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Give Back

Last-Minute Holiday Gift Guide

Hits from the '80s are on repeat all Christmas Eve and Day on IFC.

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GIFs via Giphy, Photos via The Everett Collection

It’s the final countdown to Christmas and thanks to IFC’s movie marathon all Christmas Eve and Christmas Day, you can revel in classic ’80s films AND find inspiration for your last-minute gifts. Here are our recommendations, if you need a head start:

Musical Instrument

Great analog entertainment substitute when you refuse to give your kid the Nintendo Switch they’ve been drooling over.

Breakfast In Bed

Any significant other or child would appreciate these Uncle Buck-approved flapjacks. Just make sure you’re not stuck on clean up duty.

Cocktail Supplies

You’ll need them to get through the holidays.

Dance Lessons

So you can learn to shake-shake-shake (unless you know ghosts willing to lend a hand).

Comfy Clothes

With all the holiday meals, there may be some…embigenning.



Get even more great inspiration all Christmas Eve and Day on IFC, and remember…

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A-O Rewind

Celebrating Portlandia One Sketch at a Time

The final season of Portlandia approaches.

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GIFs via Giphy

Most people measure time in minutes, hours, days, years…At IFC, we measure it in sketches. And nothing takes us way (waaaaaay) back like Portlandia sketches. Yes, there’s a Portlandia milepost from every season that changed the way we think, behave, and pickle things. In honor of Portlandia’s 8th and final season, Subaru presents a few of our favorites.

via GIPHY

Put A Bird On It

Portlandia enters the pop-culture lexicon and inspires us to put birds on literally everything.

Colin the Chicken

Who’s your chicken, really? Behold the emerging locavore trend captured perfectly to the nth degree.

Dream Of The ’90s

This treatise on Portland made it clear that “the dream” was alive and well.

No You Go

We Americans spend most of our lives in cars. Fortunately, there’s a Portlandia sketch for every automotive situation.

A-O River!

We learned all our outdoor survival skills from Kath and Dave.

One More Episode

The true birth of binge watching, pre-Netflix. And what you’ll do once Season 8 premieres.

Catch up on Portlandia’s best moments before the 8th season premieres January 18th on IFC.

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WTF Films

Artfully Off

Celebrity All-Star by Sisters Weekend is available now on IFC's Comedy Crib.

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Sisters Weekend isn’t like other comedy groups. It’s filmmaking collaboration between besties Angelo Balassone, Michael Fails and Kat Tadesco, self-described lace-front addicts with great legs who write, direct, design and produce video sketches and cinematic shorts that are so surreally hilarious that they defy categorization. One such short film, Celebrity All-Star, is the newest addition to IFC’s Comedy Crib. Here’s what they had to say about it in a very personal email interview…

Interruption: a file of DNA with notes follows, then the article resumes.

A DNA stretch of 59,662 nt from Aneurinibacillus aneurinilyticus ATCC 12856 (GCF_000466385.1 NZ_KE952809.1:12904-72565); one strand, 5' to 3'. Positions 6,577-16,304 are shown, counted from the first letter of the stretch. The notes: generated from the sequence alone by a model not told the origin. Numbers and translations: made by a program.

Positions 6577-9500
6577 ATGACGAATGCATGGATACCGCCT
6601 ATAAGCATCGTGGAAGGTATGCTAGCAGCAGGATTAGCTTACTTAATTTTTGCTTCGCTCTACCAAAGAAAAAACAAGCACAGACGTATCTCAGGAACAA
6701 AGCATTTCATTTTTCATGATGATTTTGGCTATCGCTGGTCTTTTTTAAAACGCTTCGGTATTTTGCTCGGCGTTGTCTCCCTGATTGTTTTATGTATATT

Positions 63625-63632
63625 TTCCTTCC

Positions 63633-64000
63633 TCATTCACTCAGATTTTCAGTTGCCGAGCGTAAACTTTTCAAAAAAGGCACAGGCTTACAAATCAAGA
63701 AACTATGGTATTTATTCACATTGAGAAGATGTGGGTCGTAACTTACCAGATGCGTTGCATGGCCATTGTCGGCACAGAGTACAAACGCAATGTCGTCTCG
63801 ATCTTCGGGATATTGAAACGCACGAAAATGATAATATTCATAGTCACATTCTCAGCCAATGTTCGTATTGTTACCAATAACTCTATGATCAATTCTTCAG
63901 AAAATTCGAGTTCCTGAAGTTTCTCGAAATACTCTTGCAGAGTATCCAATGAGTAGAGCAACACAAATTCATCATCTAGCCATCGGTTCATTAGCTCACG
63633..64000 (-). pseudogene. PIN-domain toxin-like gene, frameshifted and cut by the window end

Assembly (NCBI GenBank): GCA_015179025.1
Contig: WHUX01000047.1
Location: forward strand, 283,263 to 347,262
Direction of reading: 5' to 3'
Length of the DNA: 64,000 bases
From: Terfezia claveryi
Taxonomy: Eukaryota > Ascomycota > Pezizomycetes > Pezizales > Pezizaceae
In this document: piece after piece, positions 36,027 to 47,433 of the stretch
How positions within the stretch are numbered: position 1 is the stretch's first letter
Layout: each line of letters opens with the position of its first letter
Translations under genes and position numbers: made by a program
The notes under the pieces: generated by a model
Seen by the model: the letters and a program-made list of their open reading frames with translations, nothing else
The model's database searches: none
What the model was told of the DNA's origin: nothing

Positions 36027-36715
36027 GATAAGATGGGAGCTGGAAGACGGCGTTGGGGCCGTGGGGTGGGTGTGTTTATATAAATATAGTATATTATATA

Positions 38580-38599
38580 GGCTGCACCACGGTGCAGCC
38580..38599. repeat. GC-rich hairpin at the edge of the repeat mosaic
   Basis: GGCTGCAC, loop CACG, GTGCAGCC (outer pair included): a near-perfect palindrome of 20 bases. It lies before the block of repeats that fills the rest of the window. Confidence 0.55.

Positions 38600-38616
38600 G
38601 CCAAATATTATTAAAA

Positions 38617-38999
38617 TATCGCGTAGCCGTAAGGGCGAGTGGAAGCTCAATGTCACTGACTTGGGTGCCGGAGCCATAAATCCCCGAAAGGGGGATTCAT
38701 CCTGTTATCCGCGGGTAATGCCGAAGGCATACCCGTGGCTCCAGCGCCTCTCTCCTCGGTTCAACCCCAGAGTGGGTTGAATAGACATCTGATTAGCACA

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IFC: How would you describe Celebrity All-Star to a fancy network executive you just met in an elevator?

Celebrity All-Star is a short film about an overworked reality TV coordinator struggling to save her one night off after the cast of C-List celebrities she wrangles gets locked out of their hotel rooms.

IFC: How would you describe Celebrity All-Star to a drunk friend of a friend you met in a bar?

Sisters Weekend: It’s this short we made for IFC where a talent coordinator named Karen babysits a bunch of weird c-list celebs who are stuck in a hotel bar. It’s everyone you hate from reality TV under one roof – and that roof leaks because it’s a 2-star hotel. There’s a magician, sexy cowboys, and a guy wearing a belt that sucks up his farts.

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IFC: What was the genesis of Celebrity All-Star?

Celebrity All-Star was born from our love of embarrassing celebrities. We love a good c-lister in need of a paycheck! We were really interested in the canned politeness people give off when forced to mingle with strangers. The backstory we created is that the cast of this reality show called “Celebrity All-Star” is in the middle of a mandatory round of “get to know each other” drinks in the hotel bar when the room keys stop working. Shows like Celebrity Ghost Hunters and of course The Surreal Life were of inspo, but we thought it
was funny to keep it really vague what kind of show they’re on, and just focus on everyone’s diva antics after the cameras stop rolling.

IFC: Every celebrity in Celebrity All-Star seems familiar. What real-life pop personalities did you look to for inspiration?

Sisters Weekend: Anyone who is trying to plug their branded merch that no one asked for. We love low-rent celebrity. We did, however, directly reference Kylie Jenner’s turd-raison lip color for our fictional teen celebutante Gibby Kyle (played by Mary Houlihan).

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IFC: Celebrity seems disgusting yet desirable. What’s your POV? Do you crave it, hate it, or both?

Sisters Weekend: A lot of people chase fame. If you’re practical, you’ll likely switch to chasing success and if you’re smart, you’ll hopefully switch to chasing happiness. But also, “We need money. We need hits. Hits bring money, money bring power, power bring fame, fame change the game,” Young Thug.

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IFC: Who are your comedy idols?

Sisters Weekend: Mike grew up renting “Monty Python” tapes from the library and staying up late to watch 2000’s SNL, Kat was super into Andy Kaufman and “Kids In The Hall” in high school, and Angelo was heavily influenced by “Strangers With Candy” and Anna Faris in the Scary Movie franchise, so, our comedy heroes mesh from all over. But, also we idolize a lot of the people we work with in NY-  Lorelei Ramirez, Erin Markey, Mary Houlihan, who are all in the film, Amy Zimmer, Ana Fabrega, Patti Harrison, Sam Taggart. Geniuses! All of Em!

IFC: What’s your favorite moment from the film?

Sisters Weekend: I mean…seeing Mary Houlihan scream at an insane Pomeranian on an iPad is pretty great.

See Sisters Weekend right now on IFC’s Comedy Crib